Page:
German policy failed utterly in providing effective deterrence. Germany, however, never sought to deter Russia. Germany’s explicit aim was to tie Russia into a special partnership of common interests and values, in which interdependence would cause an irreversible rapprochement. Therefore, Germany’s failure was one of soft power. Berlin simply failed to recognize the nature of the beast we are dealing with and hence applied an inappropriate solution to the problem.
The Russian invasion has certainly been a wake-up call for German policy makers. And sure enough, the rhetoric heard from both Angela Merkel and the Foreign Minister Frank Walter Steinmeier in the aftermath of the crisis has gained a previously unknown level of intensity. In Tallinn on Tuesday, August 26, Merkel said that “the crisis in Georgia has not only changed the Caucasus, but global politics”. Hence one would expect that at the extraordinary meeting of EU leaders on Monday, September 1, Germany will push for penal measures concerning Russia. Though I do not doubt that Merkel and even Steinmeier are more than upset about the turn of events, their previous behavior, factual constraints as well as their rhetoric about keeping “channels of communication open” and empowering the “political process” lead me to believe that there is no point to expect tough immediate action.
I predict this for two reasons. The first one is the pro-Russian sentiments among the German establishment, especially within Steinmeier’s SPD. Russia has many friends there, and the idea of Germany’s equidistance from the US and Russia has even more. The second reason is the fact that Germany has vested business interests in Russia. German companies have already heavily invested in Russian infrastructure and their lobby is not without influence in Germany. In addition, Germany is 40% dependent on Russian natural energy resources. This circumstance puts further constraints on Germany’s freedom of action because a smooth relationship facilitates such an economic interdependence more effectively.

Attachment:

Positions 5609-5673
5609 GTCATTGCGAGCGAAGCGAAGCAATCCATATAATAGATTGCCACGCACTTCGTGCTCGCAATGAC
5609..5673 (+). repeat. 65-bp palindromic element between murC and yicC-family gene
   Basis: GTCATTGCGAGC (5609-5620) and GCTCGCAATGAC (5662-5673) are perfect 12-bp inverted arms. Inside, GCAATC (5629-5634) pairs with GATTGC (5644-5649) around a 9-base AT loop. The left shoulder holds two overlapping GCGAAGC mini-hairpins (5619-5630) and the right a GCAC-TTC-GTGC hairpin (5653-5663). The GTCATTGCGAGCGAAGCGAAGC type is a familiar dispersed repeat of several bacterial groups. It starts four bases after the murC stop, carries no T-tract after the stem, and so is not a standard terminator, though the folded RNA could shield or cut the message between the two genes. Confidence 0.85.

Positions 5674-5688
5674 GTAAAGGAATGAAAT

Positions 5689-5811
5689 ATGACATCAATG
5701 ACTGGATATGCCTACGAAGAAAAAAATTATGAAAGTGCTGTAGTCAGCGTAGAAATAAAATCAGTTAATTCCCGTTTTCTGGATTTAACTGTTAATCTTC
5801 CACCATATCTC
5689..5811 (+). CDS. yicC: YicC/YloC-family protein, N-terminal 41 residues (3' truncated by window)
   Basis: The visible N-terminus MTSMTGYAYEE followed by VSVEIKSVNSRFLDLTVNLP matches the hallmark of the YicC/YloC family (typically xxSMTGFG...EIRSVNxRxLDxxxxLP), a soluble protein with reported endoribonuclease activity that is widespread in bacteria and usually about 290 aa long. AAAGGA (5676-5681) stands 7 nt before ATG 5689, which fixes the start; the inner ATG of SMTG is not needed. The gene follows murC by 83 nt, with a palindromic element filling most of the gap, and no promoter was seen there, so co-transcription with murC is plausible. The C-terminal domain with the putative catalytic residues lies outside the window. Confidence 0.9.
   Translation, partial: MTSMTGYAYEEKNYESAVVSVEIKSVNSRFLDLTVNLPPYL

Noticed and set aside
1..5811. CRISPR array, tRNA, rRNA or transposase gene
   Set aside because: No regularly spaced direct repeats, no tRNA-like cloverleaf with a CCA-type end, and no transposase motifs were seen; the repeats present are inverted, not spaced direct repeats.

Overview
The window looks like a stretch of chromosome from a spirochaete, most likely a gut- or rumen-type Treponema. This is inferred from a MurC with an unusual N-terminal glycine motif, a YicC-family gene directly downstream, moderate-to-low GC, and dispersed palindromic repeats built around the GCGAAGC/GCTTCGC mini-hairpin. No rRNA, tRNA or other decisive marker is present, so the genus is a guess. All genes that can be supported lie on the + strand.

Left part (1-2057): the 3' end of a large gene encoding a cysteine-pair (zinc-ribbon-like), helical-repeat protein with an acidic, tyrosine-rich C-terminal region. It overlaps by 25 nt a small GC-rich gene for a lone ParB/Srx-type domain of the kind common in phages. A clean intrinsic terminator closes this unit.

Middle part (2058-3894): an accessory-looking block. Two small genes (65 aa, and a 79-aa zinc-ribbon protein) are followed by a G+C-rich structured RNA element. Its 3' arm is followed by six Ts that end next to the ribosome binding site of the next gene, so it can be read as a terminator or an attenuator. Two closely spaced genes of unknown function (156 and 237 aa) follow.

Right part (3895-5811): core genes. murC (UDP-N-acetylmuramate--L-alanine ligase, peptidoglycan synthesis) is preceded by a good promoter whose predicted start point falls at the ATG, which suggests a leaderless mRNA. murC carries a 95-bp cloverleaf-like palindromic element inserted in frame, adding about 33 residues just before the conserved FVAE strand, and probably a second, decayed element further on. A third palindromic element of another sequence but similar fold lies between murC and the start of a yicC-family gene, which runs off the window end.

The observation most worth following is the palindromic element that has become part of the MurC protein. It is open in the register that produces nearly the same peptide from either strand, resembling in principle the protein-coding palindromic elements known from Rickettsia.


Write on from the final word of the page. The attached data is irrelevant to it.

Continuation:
Russia’s behavior will nonetheless shift German policy. While there has always been a paradigmatic discrepancy between the SPD and the CDU with regard to Russia, Merkel was previously unwilling to challenge Steinmeier on the subject for fear of harming the grand coalition. Steinmeier, who himself is bound by the sentiments within his party, which he has to cater for if he wants to become the SPD’s next Chancellor candidate, could ill afford to compromise on the issue. Merkel adopted Steinmeier’s approach simply because, to her mind, there were other, more pressing matters to challenge the coalition partner over.
All this has changed now. The Chancellor has made Russia policy her concern and one will soon notice the difference. Due to the constraints of economic interests, energy dependence, lacking capabilities and paradigmatic diversity within the coalition, progress will be incremental. But the nature of the beast has now been recognized and that is an irreversible step in the right direction. The EU summit will not probably yield more than harsh criticism, a temporary halt to the PCA negotiations, or raised visa restrictions for Russian citizens, but the belief that Russia can be treated as an entity of equal values, principles and interests will disappear from German policy for the time being.

Filed under: Blog